A medical student in India has come under scrutiny after he was allegedly found cheating with a Bluetooth microdevice believed to have been surgically implanted in his ear, a university official has said.
It was the student’s last attempt Monday to pass the exam after repeatedly failing it since entering college 11 years ago.
Dr. Sanjay Dixit, dean of the university’s medical school, told The Independent that the private medical school student was presenting for the exam at the Mahatma Gandhi Memorial Medical College when he was found with a cell phone in his inside pants pocket that was connected to a Bluetooth device.
But they were unable to recover the Bluetooth device while searching the student, whose name has not been released by the university.
“I was taking the GP exam on Monday with 13 other people when a college team from Devi Ahilya Bai University walked into a surprise check and found one student with a cell phone and another with a Bluetooth device,” said Dr. Dixit.
“The devices were seized and their answer sheets were seized. They were given new answer sheets,” she said.
After being questioned by university officials, one official allegedly said an ENT surgeon had placed a skin-colored Bluetooth microdevice in his ear, reported Hindustan Times.
Another student was found with a small SIM-powered device and a Bluetooth microdevice, but told university authorities it was not surgically inserted and could be removed with a pin.
Dr. Dixit declared to The Independent that the students had hidden these devices on purpose because they were required to present all electronic items to supervisors.
The university’s examination committee launched an internal investigation into the matter and the devices were sent for examination.
After the conclusion of the investigation, it will be determined whether the case merits a police case for using unfair means in an exam, Deputy Admissions Secretary Rachna Thakur, who was with the team, told the newspaper.
Renu Jain, vice-chancellor of the surveillance squad that discovered the two students, told the PTI news agency: “We believe that these microphones were surgically placed in the ears of both students. Cases have been built against both students. A DAVV university committee will make a decision on this.”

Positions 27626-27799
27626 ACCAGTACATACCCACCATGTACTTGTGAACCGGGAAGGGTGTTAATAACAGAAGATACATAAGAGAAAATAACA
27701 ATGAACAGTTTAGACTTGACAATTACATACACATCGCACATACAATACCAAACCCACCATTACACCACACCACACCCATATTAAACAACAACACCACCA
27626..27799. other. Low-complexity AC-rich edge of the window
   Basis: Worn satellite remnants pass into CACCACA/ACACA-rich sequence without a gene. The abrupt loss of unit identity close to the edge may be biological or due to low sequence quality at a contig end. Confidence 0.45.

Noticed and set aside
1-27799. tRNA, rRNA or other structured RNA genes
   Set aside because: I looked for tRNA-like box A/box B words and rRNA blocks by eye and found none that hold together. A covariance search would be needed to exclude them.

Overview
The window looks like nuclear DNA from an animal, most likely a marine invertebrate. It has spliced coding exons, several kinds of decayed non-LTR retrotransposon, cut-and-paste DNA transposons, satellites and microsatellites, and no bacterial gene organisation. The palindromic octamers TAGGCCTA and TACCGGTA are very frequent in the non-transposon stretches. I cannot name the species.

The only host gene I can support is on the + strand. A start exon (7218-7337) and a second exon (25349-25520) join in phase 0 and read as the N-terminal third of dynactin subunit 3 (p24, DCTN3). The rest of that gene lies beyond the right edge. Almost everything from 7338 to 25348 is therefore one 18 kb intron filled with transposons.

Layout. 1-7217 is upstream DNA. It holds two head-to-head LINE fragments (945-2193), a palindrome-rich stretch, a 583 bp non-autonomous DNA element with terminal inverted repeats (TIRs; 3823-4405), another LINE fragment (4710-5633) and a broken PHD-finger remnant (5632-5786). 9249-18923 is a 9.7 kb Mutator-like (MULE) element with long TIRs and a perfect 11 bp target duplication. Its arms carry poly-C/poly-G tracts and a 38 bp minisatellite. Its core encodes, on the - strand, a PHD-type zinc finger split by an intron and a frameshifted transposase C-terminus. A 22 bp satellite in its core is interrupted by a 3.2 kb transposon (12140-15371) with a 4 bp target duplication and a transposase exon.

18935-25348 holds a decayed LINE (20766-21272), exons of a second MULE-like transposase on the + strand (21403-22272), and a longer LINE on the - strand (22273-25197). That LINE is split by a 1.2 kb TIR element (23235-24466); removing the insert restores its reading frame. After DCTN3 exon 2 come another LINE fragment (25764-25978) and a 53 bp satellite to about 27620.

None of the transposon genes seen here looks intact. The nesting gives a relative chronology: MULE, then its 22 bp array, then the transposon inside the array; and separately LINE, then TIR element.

Students getting caught up in mass cheating or using cunning means to avoid being found out is not uncommon in India, where competition is fierce as applicants outnumber job openings and places in colleges. universities for courses.
The state of Madhya Pradesh was caught up in a massive scandal, called the Vyapam cheating scam, when the Supreme Court had to cancel the licenses of 634 doctors who were involved in it. During the scam, which spanned the period between 2008 and 2013, several people were arrested for their involvement in leaking exam questions, tampering with answer sheets, and hiring proxies to take the exams in place of the student.
Dr. Anand Rai, the whistleblower of the Vyapam scam, said: “It is very easy to install Bluetooth in the ears. It is attached to the ear temporarily and can be removed. Such a technique was used by one of Vyapam’s accused swindlers to pass his medical exam eight years ago.”
In another incident that grabbed both national and international headlines, several parents and relatives of students were filmed scaling school walls in 2015 as police watched the Bihar mass cheating case unfold. The images went viral, hundreds were arrested, including some parents, and at least 750 students were expelled.